An overview of Science and Technology and their inter-relationship with Society. 

Technology and Society In Stratified Developing Countries, The University of Pennsylvania's January 1988.

Analysis of technology development in a developing country and its focus, orientation , benefits to the poor. 



A Way Forward For Astra, Keynote Address, National Workshop on Rural Technology, ASTRA, IISc ASTRA -- past, present and future. Keynote Address, National Workshop on Rural Technology, ASTRA,  20/7/2000. 

A 26-slide presentation, giving the three phases and way forward for ASTRA. Looks from the angles of relevance, excellence, governance and financial viability.

How A Radical Idea Becomes A New Orthodoxy, American Scientist, January-February 1988

How a radical idea becomes a new orthodoxy; Based on Marginalia -- Anatomy of the Extinction Debate, Keith Stewart Thomson, American Scientist, January-February 1988. A short note describing the nine stages in the process.


Technology and Violence, Text of the Seventh Saadath Hassan Manto Lecture under the auspices of the Centre for the Study of Developing Societies, Delhi, delivered at the Indian International Centre on June 15, 2000.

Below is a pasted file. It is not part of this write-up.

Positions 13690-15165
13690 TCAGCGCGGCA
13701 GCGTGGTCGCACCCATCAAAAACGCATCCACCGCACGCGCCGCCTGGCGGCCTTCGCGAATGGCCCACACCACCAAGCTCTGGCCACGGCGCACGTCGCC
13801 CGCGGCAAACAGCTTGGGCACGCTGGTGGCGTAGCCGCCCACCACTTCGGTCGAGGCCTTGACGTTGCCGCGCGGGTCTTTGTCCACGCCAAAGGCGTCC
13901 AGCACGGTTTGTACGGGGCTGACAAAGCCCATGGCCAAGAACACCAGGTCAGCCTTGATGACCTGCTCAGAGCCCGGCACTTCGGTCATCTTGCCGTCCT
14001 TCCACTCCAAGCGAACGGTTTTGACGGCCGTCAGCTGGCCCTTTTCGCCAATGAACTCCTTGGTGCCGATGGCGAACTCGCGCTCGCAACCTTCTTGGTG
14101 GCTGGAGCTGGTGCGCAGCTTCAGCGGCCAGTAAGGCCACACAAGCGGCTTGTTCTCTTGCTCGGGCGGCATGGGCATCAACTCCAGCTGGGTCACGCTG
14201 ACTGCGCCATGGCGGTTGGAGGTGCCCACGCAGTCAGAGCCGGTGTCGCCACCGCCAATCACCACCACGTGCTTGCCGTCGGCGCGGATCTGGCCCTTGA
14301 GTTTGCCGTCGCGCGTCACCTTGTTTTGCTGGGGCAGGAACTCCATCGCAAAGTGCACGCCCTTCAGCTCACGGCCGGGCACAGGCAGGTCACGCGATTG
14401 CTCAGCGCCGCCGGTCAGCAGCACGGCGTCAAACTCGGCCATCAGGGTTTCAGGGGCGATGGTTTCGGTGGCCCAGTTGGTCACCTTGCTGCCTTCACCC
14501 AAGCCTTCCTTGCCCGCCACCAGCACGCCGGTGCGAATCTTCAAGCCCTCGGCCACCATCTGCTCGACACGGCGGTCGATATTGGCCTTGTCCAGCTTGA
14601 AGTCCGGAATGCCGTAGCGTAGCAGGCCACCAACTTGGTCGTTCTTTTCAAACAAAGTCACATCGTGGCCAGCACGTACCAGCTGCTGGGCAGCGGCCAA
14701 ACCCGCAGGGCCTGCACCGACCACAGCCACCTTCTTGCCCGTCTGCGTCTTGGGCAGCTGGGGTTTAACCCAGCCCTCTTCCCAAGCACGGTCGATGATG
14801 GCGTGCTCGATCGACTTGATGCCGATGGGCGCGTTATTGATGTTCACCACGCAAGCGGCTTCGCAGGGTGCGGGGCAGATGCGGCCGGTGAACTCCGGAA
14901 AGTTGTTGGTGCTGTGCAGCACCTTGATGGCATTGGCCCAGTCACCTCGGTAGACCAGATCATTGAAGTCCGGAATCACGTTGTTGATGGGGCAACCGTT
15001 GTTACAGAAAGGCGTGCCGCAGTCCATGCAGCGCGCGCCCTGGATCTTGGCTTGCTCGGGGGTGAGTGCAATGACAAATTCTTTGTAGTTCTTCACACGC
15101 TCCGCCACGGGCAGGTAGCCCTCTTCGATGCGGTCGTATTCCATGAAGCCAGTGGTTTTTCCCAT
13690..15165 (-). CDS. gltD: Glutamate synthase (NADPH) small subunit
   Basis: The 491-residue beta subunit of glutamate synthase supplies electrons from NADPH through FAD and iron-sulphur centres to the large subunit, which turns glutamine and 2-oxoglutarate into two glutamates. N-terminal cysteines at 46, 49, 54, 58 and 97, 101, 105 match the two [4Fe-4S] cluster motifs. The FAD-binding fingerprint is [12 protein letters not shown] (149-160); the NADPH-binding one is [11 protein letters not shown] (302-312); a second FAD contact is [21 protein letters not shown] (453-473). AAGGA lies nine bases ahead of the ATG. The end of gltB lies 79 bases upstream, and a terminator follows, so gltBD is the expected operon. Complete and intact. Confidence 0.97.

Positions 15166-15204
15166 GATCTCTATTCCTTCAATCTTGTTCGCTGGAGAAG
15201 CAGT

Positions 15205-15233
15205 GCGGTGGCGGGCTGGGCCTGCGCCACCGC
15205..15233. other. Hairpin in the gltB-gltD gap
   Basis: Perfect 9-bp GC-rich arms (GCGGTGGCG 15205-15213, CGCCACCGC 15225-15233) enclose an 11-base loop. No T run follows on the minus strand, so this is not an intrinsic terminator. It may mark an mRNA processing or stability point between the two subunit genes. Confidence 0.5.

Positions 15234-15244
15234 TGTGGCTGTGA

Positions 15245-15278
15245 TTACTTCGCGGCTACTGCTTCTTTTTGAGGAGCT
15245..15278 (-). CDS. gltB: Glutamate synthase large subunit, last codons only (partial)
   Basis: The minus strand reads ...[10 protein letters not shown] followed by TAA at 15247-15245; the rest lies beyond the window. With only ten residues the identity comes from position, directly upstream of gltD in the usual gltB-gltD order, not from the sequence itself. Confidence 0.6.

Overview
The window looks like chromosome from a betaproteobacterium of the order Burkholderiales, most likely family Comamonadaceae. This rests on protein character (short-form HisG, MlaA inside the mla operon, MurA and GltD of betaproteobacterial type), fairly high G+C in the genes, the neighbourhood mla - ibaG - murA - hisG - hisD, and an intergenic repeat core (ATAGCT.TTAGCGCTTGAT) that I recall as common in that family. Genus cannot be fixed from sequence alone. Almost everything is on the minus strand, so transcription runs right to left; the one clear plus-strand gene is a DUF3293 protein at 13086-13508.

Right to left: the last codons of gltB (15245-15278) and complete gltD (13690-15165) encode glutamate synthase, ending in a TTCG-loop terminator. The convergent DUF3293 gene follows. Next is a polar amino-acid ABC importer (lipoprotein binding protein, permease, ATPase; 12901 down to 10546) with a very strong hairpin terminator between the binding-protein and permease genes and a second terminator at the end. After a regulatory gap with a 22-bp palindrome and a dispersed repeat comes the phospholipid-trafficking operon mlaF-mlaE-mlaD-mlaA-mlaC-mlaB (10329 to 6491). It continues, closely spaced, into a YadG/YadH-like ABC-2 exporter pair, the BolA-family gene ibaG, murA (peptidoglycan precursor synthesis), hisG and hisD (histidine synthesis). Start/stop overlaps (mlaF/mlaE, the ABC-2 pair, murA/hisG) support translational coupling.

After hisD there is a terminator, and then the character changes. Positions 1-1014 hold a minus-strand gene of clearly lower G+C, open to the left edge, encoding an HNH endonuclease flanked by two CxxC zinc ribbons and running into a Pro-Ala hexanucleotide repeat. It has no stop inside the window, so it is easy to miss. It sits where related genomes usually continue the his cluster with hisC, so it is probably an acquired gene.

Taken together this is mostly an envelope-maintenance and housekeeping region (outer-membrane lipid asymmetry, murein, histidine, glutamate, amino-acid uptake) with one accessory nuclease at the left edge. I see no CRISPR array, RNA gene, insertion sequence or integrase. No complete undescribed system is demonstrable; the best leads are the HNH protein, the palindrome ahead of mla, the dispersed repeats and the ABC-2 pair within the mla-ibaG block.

Amulya starts from his reflections after visiting Auschwitz, goes on to Hiroshima, and then to India's nuclear tests, which he feels has exposed the internal condition of Indian science. He writes: Scientists escape responsibility for the mis-direction of science by the clever excuse of the amorality and neutrality of science. Examples of this are the statements made by Abdul Kalam that “he is only an engineer” and that his missiles “can also be used for delivering flowers”. 


"The Human and Ecological Costs of Big Dams"

Introduction to Visthar Lecture by Arundhati Roy on "The Human and Ecological Costs of Big Dams" on 1 July 1999 at Bishop Cotton's Girls School. Amulya talks of the issue (which involves conflict between the establishment and people) and the speaker, whom he admires (Suffice it for me to say that while I was reading “God of Small Things,” I would keep exclaiming to my wife "Sheer Poetry!", a very precious expression of mine that I reserve only for elegant cover drives and sweetly-timed hook shots in cricket).